Articles

Age-Related Macular Degeneration

Age-related macular degeneration (AMD) occurs when there is damage to the macula, the centre part of the retina needed for sharp, central vision. This leads to central vision loss, which is particularly devastating, especially when both eyes are affected.

1. Types of AMD?

There are two types of AMD: Dry or wet AMD. In dry AMD, degeneration of the retina cells at the macula causes waste materials produced by the retina to accumulate under the macula, these deposits are known as drusen. As more drusen accumulate under the retina, this can result in the death of retina cells, which causes loss of central vision that is irreversible. As dry AMD progresses, usually slowly over years, areas of vision blockage within the central area of vision can become bigger and coalesce to cause a large central area of blocked vision in the advanced stage of dry AMD. Once these patches of blocked vision occurs, it is irreversible. Dry AMD usually occurs in both eyes but the severity of involvement can differ between both eyes. In wet AMD, there is bleeding and leakage of fluid from abnormal networks of blood vessel growth beneath the macula, causing sudden severe, painless central visual loss. If wet AMD is not treated promptly, there will eventually be a dense area of scarring that occupies the macula and leads to irreversible loss of vision.

2. What causes AMD?

There are many risk factors for developing dry or wet AMD. Ageing is one unmodifiable risk factor for developing AMD. Reported incidence for dry AMD is about 4.2% for those aged 60 years and below, and 32.5% for those aged 80 years and older. Genetic factors also play a part, so those with a family history of AMD run a higher risk of developing it once they reach the age of 50 years and above. Fortunately, there are many other modifiable risk factors such as smoking, excessive UV exposure during outdoor activities, a poor diet rich in fat and low in fish and vegetables, obesity and uncontrolled hypertension.

3. How does Lutein help with AMD?

Lutein and zeaxanthin are naturally present in the macula and they block blue light from reaching the underlying structures in the retina, thereby reducing the risk of light-induced oxidative damage that could lead to macular degeneration.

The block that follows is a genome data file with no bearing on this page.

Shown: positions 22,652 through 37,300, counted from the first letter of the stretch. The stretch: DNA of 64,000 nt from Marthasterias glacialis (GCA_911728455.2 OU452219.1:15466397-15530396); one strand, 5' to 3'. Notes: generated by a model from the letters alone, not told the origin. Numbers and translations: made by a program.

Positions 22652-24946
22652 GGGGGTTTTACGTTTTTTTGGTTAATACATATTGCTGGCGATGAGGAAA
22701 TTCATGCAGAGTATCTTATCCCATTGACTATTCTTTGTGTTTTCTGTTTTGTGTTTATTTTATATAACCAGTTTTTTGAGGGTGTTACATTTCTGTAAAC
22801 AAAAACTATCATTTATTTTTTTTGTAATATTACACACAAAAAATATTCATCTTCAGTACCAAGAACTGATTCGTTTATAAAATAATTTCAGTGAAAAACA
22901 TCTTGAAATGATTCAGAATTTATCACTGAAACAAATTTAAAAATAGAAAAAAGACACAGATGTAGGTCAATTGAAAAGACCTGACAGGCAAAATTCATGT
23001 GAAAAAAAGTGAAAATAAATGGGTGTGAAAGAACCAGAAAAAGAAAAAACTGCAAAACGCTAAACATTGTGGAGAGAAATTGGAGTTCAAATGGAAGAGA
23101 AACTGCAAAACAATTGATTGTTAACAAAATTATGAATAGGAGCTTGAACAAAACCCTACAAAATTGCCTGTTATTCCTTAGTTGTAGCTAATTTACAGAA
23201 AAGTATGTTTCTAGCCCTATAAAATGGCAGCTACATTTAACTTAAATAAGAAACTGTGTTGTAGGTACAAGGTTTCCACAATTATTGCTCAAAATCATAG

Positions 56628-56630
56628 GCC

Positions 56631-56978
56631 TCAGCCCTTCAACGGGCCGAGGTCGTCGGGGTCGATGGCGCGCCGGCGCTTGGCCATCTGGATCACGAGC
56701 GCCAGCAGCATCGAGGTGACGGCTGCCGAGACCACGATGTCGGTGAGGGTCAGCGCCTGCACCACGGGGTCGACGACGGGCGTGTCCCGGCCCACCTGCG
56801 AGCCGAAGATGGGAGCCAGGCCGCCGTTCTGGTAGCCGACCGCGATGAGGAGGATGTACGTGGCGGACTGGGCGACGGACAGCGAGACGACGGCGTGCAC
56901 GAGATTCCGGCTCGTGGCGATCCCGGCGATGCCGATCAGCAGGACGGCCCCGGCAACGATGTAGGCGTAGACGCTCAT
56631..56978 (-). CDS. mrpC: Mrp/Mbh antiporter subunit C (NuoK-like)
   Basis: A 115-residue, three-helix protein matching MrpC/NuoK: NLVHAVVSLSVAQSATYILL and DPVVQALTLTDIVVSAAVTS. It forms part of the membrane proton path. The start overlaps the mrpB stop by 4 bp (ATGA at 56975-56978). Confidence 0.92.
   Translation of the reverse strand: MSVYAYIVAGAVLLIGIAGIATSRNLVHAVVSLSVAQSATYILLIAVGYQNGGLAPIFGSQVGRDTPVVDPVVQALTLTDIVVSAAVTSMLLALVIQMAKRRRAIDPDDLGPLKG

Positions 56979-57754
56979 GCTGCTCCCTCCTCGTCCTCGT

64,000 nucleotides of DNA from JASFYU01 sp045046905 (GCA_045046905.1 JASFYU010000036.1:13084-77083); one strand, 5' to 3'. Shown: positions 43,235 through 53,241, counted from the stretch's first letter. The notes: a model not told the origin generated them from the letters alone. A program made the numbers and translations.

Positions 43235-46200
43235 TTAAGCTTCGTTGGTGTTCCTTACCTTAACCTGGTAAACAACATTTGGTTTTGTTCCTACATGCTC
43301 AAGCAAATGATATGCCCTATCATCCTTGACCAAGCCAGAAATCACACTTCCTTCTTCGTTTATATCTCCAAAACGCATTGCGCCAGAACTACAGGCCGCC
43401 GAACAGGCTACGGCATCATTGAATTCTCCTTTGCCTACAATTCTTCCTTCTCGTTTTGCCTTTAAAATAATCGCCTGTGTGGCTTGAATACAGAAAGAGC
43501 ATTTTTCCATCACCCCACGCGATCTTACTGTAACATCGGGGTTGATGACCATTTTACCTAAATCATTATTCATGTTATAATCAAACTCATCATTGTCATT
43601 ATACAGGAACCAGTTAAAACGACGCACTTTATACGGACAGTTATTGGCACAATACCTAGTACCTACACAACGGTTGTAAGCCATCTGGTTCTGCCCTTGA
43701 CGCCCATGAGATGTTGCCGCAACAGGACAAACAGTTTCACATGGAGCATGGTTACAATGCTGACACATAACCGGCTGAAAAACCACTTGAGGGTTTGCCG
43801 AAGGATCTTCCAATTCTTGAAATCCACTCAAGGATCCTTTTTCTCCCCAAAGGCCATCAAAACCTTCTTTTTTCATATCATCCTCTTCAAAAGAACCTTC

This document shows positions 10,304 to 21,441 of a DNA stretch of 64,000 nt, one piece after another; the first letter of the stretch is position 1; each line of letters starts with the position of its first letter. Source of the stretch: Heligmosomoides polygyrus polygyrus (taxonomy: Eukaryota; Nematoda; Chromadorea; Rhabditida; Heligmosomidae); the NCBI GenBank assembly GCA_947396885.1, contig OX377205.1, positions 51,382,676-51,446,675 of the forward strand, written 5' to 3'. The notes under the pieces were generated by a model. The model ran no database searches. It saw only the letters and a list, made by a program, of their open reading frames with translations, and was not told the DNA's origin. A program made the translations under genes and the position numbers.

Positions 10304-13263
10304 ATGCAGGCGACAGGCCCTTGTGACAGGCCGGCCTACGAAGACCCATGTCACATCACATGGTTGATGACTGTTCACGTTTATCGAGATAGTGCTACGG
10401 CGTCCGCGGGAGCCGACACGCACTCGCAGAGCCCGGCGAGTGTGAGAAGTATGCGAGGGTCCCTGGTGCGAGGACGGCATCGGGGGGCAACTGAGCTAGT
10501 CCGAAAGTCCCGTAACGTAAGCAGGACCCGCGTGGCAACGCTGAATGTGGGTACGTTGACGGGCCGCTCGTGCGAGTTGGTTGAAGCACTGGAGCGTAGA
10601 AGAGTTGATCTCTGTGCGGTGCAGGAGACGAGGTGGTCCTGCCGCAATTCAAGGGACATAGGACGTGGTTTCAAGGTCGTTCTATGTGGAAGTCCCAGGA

Studies have shown that 6 mg per day of lutein led to a 43% lower risk for macular degeneration. There are foods that contain a high level of lutein. Some of these foods are spinach, broccoli, kale, corn, Brussels sprouts, celery, carrots, peas, melons, tomatoes, oranges, papayas and grapefruits. Lutein supplements are available in various format like soft-gel capsules, tablets and also as liquid essence. They should be taken at mealtimes because lutein is absorbed better when ingested with a small amount of fat.

Lutein absorbed from our diet is transported to the macula and the lens of our eyes, where it increases the density of this macular pigment, providing a helpful, anti-oxidant effect. Thus, increasing the intake of lutein in our diet may reduce the risk of developing AMD and even cataract, and may prevent progression in patients with early AMD.

Doctor’s Profile: Dr Elaine Huang is a senior consultant ophthalmologist who specialises in managing general ophthalmology conditions, glaucoma, complicated and advanced cataract surgery. She also has subspecialised expertise in managing vitreo-retinal conditions, macular disorders, diabetic retinopathy, age-related macular degeneration, myopia and trauma-related conditions.

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